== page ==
You know that as a preacher you’re in trouble
when you come across commentators who say things like:
I have never heard nor preached a sermon on the passage, and for good reason.
Things don’t improve greatly when you read on and are told:
You can put your ear to the ground and listen as hard as you can,
but you will not detect a single note of authentic joy or hope
anywhere in the vicinity.
What you will hear is a sordid tale of anger and revenge, resentment and death.

The Lectionary, the Sunday cycle of readings
that takes us through the Gospels and other parts of Scripture
every three years
doesn’t let us off difficult passages, hard sayings, sordid tales.
The discipline of the Lectionary is that sometimes we have to mine a little deeper,
work a little harder,
to hear “what the Spirit is saying to the Church”.

On the face of it,
the story of the beheading of John the Baptist is hardly uplifting.
It is a story that seems to intertwine inappropriate relationships
with manifest injustice.
None of the protagonists looks good from beginning to end:
Herod has imprisoned John
for his criticism of his affair and marriage with his sister in law.
She, Herodias clearly wants and wanted John terminally silenced.
Herod vacillates, partly afraid and partly captivated by his prisoner:
his peculiarity, his piety, his popularity.
The step-daughter, niece, also called Herodias, dances –
in what manner we can only speculate
– for Herod and his guests,
and the ruler bombastically promises her anything she desires,
up to half his kingdom.
And on mother’s demand, she asks for John’s head.
Herod is clearly torn, but a promise was a promise
and a ruler could have nothing without honour before his friends.
The Mediterranean world was built on a system of honour and shame.
The irony should not be lost on us that,
just as a prophet was without honour in his hometown last week,
so it is on honour’s account that Herod has John murdered.

On a very simple level, it’s a cautionary tale.
Bad behaviour, ignoring the call to repent and re-order relationships,
painting yourself into a corner
and having your hand forced by a foolish promise…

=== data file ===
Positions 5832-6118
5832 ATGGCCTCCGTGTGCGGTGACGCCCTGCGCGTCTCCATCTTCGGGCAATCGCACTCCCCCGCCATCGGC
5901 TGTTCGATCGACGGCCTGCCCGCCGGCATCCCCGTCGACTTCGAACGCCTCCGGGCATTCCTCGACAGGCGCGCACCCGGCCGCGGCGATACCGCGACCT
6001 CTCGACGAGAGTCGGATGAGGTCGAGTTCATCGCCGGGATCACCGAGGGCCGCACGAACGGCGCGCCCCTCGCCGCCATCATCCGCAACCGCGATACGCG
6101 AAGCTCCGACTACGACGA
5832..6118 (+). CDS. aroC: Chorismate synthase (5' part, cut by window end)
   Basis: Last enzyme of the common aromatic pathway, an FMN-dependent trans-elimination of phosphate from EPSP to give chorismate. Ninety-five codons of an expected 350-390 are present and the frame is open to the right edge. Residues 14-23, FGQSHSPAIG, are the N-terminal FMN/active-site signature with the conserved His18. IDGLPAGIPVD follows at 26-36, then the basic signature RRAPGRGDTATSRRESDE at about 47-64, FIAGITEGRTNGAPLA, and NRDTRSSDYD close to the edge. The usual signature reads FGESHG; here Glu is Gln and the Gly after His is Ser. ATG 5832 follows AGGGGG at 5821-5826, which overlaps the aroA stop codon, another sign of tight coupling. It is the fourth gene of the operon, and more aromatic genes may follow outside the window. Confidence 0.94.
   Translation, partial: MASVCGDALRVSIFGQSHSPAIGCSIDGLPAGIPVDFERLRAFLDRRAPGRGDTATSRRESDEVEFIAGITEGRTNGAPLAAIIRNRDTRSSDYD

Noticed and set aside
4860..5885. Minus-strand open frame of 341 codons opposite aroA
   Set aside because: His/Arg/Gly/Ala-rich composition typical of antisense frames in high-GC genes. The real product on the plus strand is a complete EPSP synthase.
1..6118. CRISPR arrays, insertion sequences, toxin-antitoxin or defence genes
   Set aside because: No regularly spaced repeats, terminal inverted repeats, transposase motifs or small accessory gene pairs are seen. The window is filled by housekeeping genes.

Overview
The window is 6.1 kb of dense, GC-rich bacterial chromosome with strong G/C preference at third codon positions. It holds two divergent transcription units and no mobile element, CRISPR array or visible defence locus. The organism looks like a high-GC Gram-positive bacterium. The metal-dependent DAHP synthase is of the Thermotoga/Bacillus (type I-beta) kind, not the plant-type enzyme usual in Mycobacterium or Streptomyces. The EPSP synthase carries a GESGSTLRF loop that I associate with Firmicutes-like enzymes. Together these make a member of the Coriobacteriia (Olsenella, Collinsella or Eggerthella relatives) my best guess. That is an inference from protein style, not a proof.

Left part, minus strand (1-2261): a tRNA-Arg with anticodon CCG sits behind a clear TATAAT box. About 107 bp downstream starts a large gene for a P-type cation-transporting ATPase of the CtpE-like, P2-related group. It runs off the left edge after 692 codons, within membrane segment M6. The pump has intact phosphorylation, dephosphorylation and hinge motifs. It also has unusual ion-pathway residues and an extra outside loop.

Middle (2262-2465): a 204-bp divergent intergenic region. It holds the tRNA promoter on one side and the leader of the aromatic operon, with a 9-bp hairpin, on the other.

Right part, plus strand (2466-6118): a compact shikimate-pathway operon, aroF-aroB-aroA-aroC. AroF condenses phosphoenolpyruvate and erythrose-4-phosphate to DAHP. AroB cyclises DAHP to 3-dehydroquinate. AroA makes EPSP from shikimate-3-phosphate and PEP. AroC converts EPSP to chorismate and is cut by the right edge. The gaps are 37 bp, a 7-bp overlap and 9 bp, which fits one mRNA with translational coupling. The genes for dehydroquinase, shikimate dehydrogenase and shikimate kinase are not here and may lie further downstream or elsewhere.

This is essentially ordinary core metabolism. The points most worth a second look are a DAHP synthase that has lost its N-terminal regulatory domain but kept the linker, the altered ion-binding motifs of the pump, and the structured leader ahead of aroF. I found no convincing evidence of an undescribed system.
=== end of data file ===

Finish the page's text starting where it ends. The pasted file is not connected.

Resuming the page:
We have little but contempt for Herod.

But that whole story merely sets the scene.
Because nearly all that gospel reading is actually the back-story.
The more powerful message is that in death, as in life,
John the Baptiser is a parable at work,
a prophet, and a pointer to the truth of God in Christ Jesus.

Herod, racked by guilt and fear, sees Jesus as John come back to haunt him.
John has huge power over Herod.
The weakness of the would-be powerful is profoundly exposed.
The emperor, petty local variant though he may be,
has no clothes.

Even from beyond the grave,
it is the witness and the truth of John’s words
that have Herod looking over his shoulder.
So much so that he sees in Jesus, John.

The truth will not die.
If we dare to speak it.
And whether it is in the guise of John or Jesus or Elijah
or a thousand political prisoners, or you and me,
the truth of God demands to be told.
Is the “truth” something we are committed to?
Or is it a malleable, pliable, blurry substance
that can be created and reshaped as our context and our conscience let us?
How many of us live in a world were sometimes the easy lie
is more acceptable than the hard truth?
A little lie can be so much more seductive that the big truth.

We. You and I,
are the heirs of John and the disciples of Jesus.

We are called to be critical, to be engaged,
to be listening for and even to be speaking truth.

And not just a narrow, spiritualised, morality-based truth.
I believe – and I see in John and Jesus
and the prophetic traditions of the Old Testament this absolutely played out –
that we are called to stand before the powerful
and talk not just about personal relationships and peccadillos
but about justice and economics and the values of the Kingdom of God.

And do all of that, knowing that that will not endear us to them.
But, remember that other soundbyte from the gospels
on the subject of truth –
and it applies both to the dispossessed and to the powerful –